Virtualization Showdown at Black Hat
Can malicious attacker, working remotely, can take control of the open-source Xen virtualization software?
Next week at the Black Hat conference in Las Vegas, security researcher Joanna Rutkowska promises to demonstrate how a malicious attacker, working remotely, could take control of the open-source Xen virtualization software.
If successful, Rutkowska and her team will be the first researchers to demonstrate how to compromise a Xen hypervisor, that crucial layer of virtualization software underneath all the virtualized environments running on a machine, one that provides direct connections to the processor, memory and hardware devices.
"Many people [have] argued that having a legitimate hypervisor installed prevents installation of virtualization-based malware. We will show that this is not the case," she said in an e-mail interview.
For the conference, Rutkowska will oversee three presentations, which will be given by herself, Rafal Wojtczuk and Alex Tereshkin. In addition to showing how to install the rootkit, they also plan to show how someone could bypass the security monitoring mechanisms that would normally detect such an attack. Finally, and perhaps most importantly, they will show how users could prevent such attacks.
Citrix system chief security strategist Kurt Roemer expects Rutkowska's disclosure will generate more publicity than prove to be a serious threat to operating instances of the software. He likens it to "sensationalist attacks," that frequently are weighed against virtualization software. Citrix offers a commercially-supported version of Xen.
Roemer has not seen Rutkowska's presentation, but he does point out that the attack will probably rely upon the attacker having root access to the server running Xen. "That's not a normal model," he noted.
Rutkowska confirmed that root access is needed. Much like root access is needed to install a root kit on a server, so too will administrative access be needed to breech Xen. Rutkowska argued, however, that her work is still important.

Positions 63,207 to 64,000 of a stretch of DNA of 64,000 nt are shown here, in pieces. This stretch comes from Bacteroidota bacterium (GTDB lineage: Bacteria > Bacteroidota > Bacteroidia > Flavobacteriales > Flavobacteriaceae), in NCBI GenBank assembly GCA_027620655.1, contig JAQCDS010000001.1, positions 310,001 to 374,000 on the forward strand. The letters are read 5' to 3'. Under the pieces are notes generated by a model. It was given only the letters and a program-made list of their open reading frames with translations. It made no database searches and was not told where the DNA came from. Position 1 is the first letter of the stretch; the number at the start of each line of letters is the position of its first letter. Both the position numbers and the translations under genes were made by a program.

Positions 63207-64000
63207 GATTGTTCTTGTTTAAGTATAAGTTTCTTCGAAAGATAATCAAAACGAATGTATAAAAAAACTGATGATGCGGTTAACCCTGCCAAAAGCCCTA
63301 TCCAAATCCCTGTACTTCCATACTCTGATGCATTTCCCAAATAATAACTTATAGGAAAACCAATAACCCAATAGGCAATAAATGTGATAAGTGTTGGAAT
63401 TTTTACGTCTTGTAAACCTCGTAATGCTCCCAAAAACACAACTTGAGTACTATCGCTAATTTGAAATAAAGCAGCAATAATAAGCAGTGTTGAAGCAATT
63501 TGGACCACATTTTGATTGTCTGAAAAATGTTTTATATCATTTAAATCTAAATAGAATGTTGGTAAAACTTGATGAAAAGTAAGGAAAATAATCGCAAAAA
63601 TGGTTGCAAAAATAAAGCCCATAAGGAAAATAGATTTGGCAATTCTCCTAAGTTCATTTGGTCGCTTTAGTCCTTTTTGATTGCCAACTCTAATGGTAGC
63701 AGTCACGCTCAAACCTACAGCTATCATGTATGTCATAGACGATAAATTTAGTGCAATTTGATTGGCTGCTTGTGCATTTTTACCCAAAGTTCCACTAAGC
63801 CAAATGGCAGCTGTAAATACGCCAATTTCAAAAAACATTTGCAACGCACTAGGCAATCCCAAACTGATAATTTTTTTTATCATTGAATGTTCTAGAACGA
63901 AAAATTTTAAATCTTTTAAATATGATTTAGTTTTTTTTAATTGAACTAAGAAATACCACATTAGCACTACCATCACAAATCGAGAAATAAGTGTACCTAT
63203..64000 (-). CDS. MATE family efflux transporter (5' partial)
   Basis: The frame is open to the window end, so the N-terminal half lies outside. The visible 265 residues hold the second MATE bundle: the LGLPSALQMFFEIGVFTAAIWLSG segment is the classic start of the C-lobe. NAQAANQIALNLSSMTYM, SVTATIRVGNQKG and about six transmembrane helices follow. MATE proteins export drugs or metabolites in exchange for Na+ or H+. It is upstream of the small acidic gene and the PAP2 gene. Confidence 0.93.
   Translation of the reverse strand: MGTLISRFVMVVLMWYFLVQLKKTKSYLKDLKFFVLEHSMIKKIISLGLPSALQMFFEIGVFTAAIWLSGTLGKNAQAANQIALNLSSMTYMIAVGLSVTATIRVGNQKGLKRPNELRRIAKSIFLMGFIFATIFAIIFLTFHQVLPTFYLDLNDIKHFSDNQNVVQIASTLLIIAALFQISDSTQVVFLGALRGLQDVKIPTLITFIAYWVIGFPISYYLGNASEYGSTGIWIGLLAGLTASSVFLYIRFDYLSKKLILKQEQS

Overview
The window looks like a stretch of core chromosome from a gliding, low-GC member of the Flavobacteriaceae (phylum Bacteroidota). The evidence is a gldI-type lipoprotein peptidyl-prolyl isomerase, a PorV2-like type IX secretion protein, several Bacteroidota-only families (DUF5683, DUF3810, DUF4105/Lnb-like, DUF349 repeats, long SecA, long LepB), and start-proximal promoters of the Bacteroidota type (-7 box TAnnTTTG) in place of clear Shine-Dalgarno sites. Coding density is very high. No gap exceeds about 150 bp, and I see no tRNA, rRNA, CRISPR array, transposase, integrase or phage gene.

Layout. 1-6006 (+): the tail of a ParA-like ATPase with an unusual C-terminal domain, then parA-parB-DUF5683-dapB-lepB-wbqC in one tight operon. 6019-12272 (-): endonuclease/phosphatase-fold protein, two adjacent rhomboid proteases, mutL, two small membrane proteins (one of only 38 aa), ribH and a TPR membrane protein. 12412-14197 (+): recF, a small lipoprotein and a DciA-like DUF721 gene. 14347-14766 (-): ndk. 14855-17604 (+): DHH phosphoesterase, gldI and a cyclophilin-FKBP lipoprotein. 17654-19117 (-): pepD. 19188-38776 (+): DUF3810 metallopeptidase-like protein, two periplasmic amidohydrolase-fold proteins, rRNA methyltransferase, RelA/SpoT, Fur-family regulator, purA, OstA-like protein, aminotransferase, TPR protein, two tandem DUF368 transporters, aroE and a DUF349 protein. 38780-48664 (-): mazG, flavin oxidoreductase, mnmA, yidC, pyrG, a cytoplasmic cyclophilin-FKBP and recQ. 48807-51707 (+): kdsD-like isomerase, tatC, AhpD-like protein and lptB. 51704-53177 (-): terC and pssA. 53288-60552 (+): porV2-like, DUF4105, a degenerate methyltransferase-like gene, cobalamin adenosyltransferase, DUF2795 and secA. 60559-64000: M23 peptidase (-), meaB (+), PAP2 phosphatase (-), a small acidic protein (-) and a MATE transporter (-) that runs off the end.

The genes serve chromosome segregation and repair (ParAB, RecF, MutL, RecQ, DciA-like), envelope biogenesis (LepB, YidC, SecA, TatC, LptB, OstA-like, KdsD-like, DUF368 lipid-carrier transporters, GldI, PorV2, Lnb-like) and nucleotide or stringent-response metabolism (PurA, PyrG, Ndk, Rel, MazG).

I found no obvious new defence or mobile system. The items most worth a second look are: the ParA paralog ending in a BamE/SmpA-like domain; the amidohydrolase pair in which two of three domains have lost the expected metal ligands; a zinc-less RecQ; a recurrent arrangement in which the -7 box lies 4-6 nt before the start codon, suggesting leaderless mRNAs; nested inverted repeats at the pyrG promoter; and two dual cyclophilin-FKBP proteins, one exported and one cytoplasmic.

"Years ago other vendors tried to downplay the importance of ... [Microsoft] Windows kernel rootkits, saying that one needed to already be an administrator in order to install one. As we know, over the last couple of years, kernel rootkits became a very serious security problem," she commented.
The attack requires taking control of the Xen master domain, called Domain 0.
Within Xen, each virtualized environment is given its own space in memory, called a domain. In addition to these user domains (called Dom-U's), there is also a domain, called Domain 0, which is a privileged domain used for controlling the whole Xen system. "It is automatically created when the system boots, and does a lot of the management of the system. It builds all of the other user domains, and manages all of their virtual devices," Roemer said.
"The subverting techniques we will be presenting at Black Hat indeed assume that the attacker first obtained access to Domain 0," Rutkowska said. She brushed off that this would be a serious challenge though. "Domain 0, being an administrative domain, requires certain services to be run inside it. One such service is an [Secure Shell] daemon. This makes the attack surface on Domain 0 quite large."
Increasingly over the past few years, security researchers and malicious have sought ways for users to break into the Domain 0 from a virtualized environment.
In December McAfee researcher found (PDF here) that a file system utility, called e2fsprogs, that could allow a guest user to in such a way that a malicious command could be passed from the guest machine to the host machine.
"Over the last year it has been shown that Domain 0 is far from being bulletproof. With our presentations we take the game to the new level by studying how to compromise the hypervisor and what we can do to prevent it," she said.The researchers promise to show how a user can bootstrap up from Domain 0 into the hypervisor itself.
Roemer downplayed the impact of Xen’s security vulnerabilities, noting that those found so far have been only in versions of the software under development. They were found, and fixed, in the developmental open-source versions of the software, Roemer said. "Published Xen is configured in a secure way," he said.
Moreover, recent versions of Xen have guards in place to protect the hypervisor even from actions within Domain 0, involving the use of input/output memory management unit (IOMMU) found on newer peripheral devices such as network cards.
These initiatives do not seem to intimidate the researchers though.
"We will show how to bypass those protections and subvert Xen hypervisor memory," Rutkowska promised.
This is not Rutkowska's first brush with controversy within the emerging practice of virtualization security. At the 2006 Black Hat conference, she introduced what she called a virtualization rootkit, one dubbed Blue Pill. According to Rutkowska, Blue Pill could encapsulate an entire operating environment within a virtualized container, while offering the user no clue that the environment is actually under control by another party.
"We're going to see how it is presented. She's done some really cool stuff in the past, but in this case I don't see this applying to all of Xen," Roemer said.